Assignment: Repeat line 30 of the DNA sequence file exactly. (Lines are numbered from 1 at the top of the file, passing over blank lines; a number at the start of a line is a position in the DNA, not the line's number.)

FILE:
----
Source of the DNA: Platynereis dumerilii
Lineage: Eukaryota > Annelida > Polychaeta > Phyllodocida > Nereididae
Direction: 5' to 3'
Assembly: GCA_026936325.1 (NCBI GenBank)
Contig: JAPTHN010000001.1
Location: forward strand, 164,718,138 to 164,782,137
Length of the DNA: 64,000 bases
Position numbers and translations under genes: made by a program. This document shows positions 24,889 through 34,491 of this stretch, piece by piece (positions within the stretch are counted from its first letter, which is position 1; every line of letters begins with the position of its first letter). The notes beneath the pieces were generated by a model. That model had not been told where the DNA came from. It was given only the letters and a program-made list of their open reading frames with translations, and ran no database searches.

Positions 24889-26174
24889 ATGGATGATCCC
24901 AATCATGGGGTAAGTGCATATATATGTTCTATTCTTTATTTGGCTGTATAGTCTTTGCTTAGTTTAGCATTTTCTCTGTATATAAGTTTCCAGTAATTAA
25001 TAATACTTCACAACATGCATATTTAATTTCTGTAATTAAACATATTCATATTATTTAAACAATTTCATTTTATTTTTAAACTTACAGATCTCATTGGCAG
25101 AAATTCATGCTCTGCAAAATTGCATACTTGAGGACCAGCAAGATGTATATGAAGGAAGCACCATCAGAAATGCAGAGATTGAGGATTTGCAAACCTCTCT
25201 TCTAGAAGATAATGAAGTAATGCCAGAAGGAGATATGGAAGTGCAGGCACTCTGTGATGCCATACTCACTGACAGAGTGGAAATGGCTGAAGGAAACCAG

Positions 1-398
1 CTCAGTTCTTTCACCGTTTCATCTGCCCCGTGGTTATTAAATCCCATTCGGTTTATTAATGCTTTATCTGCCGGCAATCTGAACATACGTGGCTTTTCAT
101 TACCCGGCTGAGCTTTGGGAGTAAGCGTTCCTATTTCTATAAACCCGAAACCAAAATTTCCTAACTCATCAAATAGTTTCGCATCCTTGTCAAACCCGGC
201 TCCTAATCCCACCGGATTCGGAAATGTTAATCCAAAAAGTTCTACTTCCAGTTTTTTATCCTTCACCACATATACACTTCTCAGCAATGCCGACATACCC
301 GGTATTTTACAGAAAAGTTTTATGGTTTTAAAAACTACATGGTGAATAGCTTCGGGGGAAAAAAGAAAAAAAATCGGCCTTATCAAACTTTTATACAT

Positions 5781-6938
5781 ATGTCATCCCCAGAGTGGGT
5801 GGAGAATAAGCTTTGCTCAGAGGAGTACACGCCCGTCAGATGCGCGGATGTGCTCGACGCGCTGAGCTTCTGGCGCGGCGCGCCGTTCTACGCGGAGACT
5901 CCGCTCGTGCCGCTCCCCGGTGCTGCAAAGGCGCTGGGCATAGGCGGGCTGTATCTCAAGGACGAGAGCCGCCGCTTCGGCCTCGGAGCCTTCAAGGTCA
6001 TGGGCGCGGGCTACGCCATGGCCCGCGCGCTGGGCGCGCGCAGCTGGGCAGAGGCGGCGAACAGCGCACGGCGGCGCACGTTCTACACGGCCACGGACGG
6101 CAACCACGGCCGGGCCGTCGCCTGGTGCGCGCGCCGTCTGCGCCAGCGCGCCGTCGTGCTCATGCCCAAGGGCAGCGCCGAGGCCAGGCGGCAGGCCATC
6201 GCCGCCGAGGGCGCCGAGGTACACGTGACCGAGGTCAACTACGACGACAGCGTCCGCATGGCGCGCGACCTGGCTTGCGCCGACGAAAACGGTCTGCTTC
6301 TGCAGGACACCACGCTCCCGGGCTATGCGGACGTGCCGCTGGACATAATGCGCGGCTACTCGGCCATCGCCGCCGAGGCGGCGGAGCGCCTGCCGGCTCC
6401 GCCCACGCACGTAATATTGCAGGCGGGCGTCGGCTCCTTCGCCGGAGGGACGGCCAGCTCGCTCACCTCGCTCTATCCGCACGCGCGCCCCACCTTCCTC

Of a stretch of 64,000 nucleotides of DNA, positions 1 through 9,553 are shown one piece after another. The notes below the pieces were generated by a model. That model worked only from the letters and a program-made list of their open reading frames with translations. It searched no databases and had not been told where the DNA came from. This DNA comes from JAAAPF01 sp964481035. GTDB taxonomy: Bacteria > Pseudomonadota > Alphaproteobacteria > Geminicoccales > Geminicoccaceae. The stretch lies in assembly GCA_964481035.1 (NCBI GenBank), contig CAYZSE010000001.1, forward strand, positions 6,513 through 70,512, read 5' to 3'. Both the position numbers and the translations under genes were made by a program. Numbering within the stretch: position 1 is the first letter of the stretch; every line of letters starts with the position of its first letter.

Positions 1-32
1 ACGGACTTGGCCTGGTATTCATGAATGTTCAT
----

Positions 1-32